I have the opposite problem. If I am sleeping, it's really lightly. Last night, we got our bottles refilled with boiled stream water. They were still warm, so I slept with all of my bottles in the bag with me. Let me tell you, there is nothing as nice as wrapping yourself around a big jug of hot water. I've been drinking water by the liter load, watching lots of buffalo and avoiding headaches. Not a trace of a headache yet, no nausea, reporting in at peak condition. Rome was accusing me of being smug this morning.

Meanwhile, Olga has had it with the Diamox. The tingling spread to her face so that she feels like she's drooling. Last night she said her toes were out of control with the feeling of pin needles. She was fed up at the breakfast table.

James has been feeling slightly better; we think. He might just be putting on a good face for the guides. Tonight we go for the summit, so if he's not feeling well at the half-way point today, they will send him back down. The half-way camp is Karranga, and it is like the last gas station in Nevada. Last place to get water, the last camp before basecamp, the last place to head directly down the mountain. The sick go down, the healthy proceed up. Our destination is proper basecamp at 15300 ft called Barafu meaning Ice. Ice Camp, how bad is that?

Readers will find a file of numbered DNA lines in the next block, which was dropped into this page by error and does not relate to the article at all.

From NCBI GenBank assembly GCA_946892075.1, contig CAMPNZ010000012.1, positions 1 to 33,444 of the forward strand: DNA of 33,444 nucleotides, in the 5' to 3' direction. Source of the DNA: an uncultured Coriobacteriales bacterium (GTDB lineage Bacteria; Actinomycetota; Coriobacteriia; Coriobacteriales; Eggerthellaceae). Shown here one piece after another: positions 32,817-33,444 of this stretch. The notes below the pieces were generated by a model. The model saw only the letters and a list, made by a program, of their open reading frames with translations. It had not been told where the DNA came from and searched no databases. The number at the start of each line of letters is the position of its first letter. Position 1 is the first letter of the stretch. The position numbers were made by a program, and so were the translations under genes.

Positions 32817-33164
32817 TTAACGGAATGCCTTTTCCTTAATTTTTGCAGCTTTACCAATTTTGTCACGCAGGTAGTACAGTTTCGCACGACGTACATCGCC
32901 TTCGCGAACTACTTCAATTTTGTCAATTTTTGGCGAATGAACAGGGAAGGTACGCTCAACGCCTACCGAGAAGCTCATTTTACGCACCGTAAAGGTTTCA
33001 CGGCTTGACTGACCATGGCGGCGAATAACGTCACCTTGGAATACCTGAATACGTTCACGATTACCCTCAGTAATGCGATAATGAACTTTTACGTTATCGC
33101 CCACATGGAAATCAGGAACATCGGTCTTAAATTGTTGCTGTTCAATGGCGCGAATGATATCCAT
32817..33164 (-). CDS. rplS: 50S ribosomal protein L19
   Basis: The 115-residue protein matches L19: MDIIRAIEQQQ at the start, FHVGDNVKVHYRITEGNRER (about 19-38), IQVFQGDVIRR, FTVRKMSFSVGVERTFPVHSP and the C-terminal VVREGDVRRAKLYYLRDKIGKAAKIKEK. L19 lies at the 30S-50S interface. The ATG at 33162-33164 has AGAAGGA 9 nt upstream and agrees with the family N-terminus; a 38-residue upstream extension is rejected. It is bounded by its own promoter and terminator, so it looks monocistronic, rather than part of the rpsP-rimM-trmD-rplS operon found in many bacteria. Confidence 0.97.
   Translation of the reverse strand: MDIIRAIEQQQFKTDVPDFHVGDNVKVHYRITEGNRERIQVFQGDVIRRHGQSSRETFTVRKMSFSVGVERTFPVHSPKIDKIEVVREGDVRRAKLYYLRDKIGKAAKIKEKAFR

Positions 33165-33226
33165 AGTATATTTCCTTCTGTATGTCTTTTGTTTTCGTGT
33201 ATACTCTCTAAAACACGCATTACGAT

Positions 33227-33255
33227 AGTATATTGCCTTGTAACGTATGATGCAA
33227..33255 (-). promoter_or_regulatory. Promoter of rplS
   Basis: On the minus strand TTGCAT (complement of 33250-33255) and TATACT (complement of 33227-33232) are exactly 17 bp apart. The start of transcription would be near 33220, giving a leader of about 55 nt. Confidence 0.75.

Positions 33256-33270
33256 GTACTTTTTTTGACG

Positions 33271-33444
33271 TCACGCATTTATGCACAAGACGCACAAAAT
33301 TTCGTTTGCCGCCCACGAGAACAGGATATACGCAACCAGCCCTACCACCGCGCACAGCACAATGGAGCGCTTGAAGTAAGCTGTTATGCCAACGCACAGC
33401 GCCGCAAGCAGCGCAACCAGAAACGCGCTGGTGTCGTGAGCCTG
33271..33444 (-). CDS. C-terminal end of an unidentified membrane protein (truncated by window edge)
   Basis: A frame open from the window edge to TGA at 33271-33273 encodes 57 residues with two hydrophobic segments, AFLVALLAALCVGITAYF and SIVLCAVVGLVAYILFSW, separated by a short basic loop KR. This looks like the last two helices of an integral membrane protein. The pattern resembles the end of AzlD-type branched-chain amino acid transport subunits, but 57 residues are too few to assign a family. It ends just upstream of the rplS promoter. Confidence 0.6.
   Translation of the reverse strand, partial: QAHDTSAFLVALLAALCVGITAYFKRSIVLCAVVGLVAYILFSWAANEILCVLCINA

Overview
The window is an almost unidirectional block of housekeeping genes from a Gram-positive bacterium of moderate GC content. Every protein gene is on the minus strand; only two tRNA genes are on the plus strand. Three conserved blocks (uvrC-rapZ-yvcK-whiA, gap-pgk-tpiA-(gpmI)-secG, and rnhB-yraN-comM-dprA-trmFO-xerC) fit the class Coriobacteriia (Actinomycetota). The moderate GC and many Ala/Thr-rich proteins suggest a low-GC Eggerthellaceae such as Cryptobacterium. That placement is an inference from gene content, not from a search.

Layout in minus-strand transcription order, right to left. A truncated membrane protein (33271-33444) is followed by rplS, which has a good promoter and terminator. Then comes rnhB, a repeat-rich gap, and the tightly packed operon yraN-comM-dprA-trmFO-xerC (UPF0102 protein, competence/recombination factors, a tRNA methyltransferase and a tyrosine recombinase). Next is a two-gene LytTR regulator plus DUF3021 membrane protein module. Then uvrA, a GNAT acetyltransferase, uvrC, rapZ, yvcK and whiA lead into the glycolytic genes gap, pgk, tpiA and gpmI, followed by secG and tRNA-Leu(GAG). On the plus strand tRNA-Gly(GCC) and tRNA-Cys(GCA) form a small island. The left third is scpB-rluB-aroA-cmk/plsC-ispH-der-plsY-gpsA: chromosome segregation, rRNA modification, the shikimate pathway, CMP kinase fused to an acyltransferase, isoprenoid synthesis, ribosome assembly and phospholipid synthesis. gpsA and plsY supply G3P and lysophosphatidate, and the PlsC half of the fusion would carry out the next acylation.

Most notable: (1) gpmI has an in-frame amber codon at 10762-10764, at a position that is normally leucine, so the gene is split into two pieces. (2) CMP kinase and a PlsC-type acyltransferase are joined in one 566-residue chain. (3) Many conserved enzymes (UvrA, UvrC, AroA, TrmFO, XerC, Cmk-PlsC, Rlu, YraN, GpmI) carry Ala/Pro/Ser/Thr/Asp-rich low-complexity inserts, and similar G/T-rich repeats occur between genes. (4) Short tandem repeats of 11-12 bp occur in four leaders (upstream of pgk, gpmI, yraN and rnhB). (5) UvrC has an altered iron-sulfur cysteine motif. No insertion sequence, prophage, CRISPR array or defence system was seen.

Barranco Camp

Last night I was trying to figure out where we would be exiting camp today. This site is like a fish bowl. We came down one side yesterday, but the other side is a gigantic cliff. I asked Hashim how we were going to get out. He pointed to the cliff.
"We go up that?" he said.

The wall was a hundreds of feet tall. I was wondering, how on earth we'd get up it. This morning the entire camp found out. We did what they call “scramble” on what they call the “Breakfast Wall.” Scramble is like class 3 or 4 rock climbing and Breakfast Wall because after you finish it, your breakfast is gone. That's true by the way.